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IS-IS's relationship with CLNS

I know I posted about this before, and Giuseppe was very helpful. But still...

What really is the interplay between IS-IS and CLNS? There are claims in my books that IS-IS uses CLNS to transport its own routing info. In the real world, I know that IS-IS is its own Layer 3 protocol, separate from CLNP; and I also set up a tiny IS-IS environment in my lab in which two routers were configured with IS-IS routing and "ip router isis" on their interfaces. There were some loopbacks on one of the routers, and those loopback networks appeared in its neighbor's ip table as IS-IS routes (lowercase "i" on the left).

And when I did "show clns neighbors" I got a "%CLNS not running" message.

So it seems to me like IS-IS can get along fine without using CLNS at all. Or, did it work in the above case just because the routers were on the same broadcast medium? Do Level 2 routers need CLNS, since they do a fair amount of remote routing?

IS-IS is one of the scariest parts of the exam for me (along with IPv6, multicast routing, BGP prefix lists, route reflectors, regular expression, EIGRP query scoping, 6to4 tunneling...)

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Re: IS-IS's relationship with CLNS

Hello Stuey,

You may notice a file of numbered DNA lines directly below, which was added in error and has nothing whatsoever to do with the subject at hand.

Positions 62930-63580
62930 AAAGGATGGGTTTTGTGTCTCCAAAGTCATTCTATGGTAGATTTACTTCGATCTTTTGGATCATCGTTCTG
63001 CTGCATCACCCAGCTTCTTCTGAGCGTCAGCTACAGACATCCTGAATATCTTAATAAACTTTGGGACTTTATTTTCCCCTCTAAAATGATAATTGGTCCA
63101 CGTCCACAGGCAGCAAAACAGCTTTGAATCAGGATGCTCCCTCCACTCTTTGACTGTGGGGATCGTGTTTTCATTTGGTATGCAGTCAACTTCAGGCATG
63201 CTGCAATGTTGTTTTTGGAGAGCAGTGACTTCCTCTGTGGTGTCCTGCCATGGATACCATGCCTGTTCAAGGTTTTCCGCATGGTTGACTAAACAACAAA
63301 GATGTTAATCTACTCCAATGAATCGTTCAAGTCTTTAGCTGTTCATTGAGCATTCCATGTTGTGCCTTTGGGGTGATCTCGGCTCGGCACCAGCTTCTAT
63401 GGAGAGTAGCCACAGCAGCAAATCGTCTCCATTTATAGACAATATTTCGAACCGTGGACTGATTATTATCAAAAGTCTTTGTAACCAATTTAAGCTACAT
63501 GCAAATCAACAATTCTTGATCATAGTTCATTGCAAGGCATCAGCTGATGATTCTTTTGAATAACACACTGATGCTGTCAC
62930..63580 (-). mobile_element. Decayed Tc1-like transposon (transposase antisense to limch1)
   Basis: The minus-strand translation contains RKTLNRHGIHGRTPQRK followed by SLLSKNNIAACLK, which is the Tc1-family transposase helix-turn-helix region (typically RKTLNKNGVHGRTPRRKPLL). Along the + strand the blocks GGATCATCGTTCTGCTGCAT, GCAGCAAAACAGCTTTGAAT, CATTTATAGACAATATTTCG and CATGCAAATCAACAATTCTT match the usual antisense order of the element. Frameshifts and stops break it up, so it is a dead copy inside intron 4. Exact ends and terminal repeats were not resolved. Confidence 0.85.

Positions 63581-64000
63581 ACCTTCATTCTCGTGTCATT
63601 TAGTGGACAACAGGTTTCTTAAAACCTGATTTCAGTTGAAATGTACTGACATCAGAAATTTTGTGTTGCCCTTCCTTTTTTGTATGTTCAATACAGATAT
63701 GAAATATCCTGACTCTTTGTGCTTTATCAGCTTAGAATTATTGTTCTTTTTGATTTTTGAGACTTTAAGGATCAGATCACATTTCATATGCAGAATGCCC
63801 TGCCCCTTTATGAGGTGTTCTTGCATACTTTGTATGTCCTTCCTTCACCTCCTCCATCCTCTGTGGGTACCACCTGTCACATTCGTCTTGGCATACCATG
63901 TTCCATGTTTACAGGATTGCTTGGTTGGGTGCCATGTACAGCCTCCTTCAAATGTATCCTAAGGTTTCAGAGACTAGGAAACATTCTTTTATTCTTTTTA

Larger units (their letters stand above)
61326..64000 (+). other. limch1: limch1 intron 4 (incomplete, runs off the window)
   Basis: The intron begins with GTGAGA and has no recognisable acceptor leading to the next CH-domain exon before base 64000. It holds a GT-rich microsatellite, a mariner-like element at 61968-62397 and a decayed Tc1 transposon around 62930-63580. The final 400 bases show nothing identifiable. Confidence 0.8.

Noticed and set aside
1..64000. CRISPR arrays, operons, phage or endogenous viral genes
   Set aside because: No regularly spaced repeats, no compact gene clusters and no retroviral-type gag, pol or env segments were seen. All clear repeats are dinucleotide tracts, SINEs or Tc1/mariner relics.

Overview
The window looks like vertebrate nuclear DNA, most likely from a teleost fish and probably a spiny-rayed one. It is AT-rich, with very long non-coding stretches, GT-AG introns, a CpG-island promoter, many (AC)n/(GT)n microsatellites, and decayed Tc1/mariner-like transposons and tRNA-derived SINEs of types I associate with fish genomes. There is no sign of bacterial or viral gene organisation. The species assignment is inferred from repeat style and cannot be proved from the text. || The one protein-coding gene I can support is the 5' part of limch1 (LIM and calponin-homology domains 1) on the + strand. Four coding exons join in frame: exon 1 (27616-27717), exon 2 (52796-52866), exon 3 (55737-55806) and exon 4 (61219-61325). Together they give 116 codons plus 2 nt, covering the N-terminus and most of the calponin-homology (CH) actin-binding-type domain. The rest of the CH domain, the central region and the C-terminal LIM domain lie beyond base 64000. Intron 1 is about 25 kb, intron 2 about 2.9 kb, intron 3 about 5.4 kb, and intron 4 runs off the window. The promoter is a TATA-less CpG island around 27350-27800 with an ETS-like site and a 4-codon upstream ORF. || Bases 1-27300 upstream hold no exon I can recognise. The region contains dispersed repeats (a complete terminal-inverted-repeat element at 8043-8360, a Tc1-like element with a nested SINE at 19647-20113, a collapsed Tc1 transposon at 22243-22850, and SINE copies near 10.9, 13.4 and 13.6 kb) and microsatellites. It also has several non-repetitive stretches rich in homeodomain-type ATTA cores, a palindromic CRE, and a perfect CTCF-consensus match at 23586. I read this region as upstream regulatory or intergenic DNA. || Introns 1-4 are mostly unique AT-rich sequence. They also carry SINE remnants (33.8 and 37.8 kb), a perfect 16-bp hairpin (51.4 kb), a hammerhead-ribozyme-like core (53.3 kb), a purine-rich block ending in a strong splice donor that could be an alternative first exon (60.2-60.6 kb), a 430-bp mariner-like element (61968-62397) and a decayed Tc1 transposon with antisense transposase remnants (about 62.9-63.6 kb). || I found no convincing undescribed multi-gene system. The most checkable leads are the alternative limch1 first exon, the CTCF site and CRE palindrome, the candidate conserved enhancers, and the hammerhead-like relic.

as we have discussed in previous threads IS-IS has its own encapsulation over OSI Layer2 (an 802.2 encapsulation and uses 3 bytes more), and it is not an upper layer protocol of CLNP.(comparison with OSPF is quite natural OSPFv2 uses IPV4 protocol type 89)

CLNP/CLNS has been the first routed protocol for which IS-IS has provided routing services.

Later support for IPv4 routing has been added.

the IS-IS net that we configure inside IS-IS process is actually a CLNS/CLNP address.

So we can say that ISIS uses addressing services of CLNP/CLNS to identify each node.

The need of CLNS routing enabled can come in some older IOS versions and it is a question of implementation.

Current IOS releases don't need the command

clns routing

in global config

to be able to route IP both at L1 and at L2.

There have been IOS releases where this command was needed to be able to use IS-IS to route IP.

This is not your case as you see isis routes in routing table.

About show commands:

just to give an example in IOS XR:

sh clns neighors

not supported

sh isis neighbors

supported provides the same info.

so about show commands I can only say that in real life be prepared for all these possible variations.

For the exam your understanding of ISIS should be enough.

Hope to help